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Misleading statements could count as securities fraud

Companies that are publicly traded must be honest about their performance so that investors can make informed decisions.

For instance, perhaps your company was projected to earn $100 million during a financial quarter. You missed the mark by $30 million. You opted to tell the public that you were doing really well and were even 10 percent over your projections.

There were a few reasons for it. One was just realistically trying to avoid a public loss of faith in the company. You needed more investors, and reporting losses was not the best way to get them. Some of it was also pride. You did not want to admit that your projections were off or that your performance was not up to par.

No matter the reason, statements like this qualify as securities fraud. They mislead the stockholders. They can cause people to invest more when they would have sold, or they can at least keep people invested when they may have looked for other opportunities.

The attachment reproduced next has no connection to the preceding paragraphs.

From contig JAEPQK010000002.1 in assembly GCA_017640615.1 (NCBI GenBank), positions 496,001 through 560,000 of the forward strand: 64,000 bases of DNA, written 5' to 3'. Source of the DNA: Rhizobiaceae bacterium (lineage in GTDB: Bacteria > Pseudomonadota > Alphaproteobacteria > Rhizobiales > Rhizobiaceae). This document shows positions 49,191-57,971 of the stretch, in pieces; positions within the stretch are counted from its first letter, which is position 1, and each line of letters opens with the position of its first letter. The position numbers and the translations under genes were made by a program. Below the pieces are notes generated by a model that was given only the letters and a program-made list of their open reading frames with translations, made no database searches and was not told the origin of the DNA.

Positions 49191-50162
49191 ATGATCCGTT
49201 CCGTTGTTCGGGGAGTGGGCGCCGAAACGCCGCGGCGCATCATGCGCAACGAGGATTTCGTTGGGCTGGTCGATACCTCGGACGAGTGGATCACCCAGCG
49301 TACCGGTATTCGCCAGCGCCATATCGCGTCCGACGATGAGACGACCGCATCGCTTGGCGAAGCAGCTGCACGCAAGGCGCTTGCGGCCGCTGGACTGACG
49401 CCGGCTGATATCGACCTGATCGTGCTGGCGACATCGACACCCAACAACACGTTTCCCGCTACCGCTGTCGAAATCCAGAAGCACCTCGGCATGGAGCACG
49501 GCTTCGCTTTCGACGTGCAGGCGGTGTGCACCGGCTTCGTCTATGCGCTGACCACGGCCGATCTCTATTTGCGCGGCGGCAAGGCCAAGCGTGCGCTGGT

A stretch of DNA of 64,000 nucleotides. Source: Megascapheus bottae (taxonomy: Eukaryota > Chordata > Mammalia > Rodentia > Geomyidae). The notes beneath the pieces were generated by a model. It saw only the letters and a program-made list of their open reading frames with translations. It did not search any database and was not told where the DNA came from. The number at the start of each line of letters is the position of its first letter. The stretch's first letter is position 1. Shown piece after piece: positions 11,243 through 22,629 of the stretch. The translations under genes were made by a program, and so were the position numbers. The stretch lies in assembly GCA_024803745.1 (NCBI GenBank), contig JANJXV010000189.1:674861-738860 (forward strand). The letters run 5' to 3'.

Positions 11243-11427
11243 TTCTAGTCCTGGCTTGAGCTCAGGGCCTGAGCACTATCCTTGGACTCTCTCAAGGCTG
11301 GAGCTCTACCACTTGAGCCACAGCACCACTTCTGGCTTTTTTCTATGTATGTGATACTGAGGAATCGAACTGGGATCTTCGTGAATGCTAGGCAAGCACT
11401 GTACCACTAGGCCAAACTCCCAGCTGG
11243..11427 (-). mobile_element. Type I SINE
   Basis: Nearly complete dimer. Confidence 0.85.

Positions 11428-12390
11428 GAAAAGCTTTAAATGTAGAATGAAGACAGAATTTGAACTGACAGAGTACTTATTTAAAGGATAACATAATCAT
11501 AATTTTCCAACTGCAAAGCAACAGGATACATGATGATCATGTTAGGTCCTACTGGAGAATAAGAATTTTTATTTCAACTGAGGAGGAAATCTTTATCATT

This is only one type of securities fraud. For instance, another could be leaking confidential stock information. This could warn some investors to sell, for example, before the real numbers come out to the public. This is also illegal, as it gives those with the leaked information an unfair advantage while making investments in a system that is supposed to present everyone with the same opportunities.

Allegations of fraud are nothing to take lightly. They can end your career and carry heavy legal consequences. If you are facing such allegations, it is very important to understand the defense options you have.

Source: FindLaw, "Fraud and Financial Crimes," accessed June 07, 2018

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